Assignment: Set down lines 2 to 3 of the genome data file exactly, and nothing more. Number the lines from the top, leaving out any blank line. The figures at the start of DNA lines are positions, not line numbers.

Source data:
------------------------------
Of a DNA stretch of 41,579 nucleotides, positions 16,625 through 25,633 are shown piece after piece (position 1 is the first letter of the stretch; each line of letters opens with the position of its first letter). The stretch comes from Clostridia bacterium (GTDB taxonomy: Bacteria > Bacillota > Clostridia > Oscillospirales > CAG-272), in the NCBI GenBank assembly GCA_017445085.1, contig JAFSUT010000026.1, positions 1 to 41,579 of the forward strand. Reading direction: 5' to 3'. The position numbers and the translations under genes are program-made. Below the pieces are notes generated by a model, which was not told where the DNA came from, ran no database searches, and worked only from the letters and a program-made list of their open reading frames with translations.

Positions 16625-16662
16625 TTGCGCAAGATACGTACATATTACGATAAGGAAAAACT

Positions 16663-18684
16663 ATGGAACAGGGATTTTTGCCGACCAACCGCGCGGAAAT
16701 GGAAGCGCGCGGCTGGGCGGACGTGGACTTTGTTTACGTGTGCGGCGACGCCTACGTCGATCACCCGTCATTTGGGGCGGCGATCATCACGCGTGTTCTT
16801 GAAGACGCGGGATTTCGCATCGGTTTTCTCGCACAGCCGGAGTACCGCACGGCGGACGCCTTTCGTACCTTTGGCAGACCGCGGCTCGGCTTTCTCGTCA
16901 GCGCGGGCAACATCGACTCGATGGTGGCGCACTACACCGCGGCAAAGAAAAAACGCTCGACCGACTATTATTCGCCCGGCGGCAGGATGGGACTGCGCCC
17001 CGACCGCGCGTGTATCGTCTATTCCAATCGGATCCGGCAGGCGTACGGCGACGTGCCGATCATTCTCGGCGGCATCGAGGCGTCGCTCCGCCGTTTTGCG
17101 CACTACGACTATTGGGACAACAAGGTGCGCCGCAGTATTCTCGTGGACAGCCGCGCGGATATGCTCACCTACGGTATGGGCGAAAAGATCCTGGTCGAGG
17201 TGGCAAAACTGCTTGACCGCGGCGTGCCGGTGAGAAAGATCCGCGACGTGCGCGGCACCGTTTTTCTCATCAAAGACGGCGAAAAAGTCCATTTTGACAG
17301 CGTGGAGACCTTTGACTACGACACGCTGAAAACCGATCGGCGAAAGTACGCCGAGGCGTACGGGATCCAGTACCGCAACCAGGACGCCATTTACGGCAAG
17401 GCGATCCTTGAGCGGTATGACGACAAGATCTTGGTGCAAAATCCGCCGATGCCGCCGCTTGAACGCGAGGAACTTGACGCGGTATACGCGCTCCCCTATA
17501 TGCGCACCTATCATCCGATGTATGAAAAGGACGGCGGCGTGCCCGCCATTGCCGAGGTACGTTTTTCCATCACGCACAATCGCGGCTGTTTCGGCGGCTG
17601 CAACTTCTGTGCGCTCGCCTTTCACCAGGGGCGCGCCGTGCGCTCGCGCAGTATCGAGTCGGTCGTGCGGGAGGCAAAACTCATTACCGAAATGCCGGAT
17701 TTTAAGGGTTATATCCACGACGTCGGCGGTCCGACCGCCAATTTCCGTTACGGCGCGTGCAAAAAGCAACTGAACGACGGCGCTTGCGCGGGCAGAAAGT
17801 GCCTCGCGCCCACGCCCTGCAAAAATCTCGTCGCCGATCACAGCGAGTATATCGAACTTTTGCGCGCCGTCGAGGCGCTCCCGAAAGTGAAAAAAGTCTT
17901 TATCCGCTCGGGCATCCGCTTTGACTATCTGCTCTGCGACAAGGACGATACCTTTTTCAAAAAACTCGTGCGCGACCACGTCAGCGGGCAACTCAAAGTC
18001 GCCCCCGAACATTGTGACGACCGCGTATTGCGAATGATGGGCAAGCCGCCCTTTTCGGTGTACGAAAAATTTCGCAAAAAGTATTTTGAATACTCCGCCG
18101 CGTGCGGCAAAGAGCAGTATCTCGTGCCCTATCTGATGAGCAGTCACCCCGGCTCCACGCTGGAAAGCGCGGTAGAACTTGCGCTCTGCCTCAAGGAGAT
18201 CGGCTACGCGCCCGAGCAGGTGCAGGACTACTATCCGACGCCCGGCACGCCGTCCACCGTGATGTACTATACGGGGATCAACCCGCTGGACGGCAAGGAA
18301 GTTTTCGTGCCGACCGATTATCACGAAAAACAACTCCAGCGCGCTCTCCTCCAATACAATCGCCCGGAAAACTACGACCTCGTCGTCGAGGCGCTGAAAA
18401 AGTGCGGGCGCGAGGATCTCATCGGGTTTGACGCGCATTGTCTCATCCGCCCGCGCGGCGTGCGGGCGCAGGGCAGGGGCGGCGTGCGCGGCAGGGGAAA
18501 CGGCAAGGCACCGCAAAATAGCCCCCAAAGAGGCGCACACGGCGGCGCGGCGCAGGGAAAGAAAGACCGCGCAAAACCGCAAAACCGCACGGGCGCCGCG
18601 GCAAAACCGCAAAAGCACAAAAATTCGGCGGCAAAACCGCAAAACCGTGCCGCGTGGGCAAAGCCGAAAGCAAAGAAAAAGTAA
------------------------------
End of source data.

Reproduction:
Positions 16625-16662
16625 TTGCGCAAGATACGTACATATTACGATAAGGAAAAACT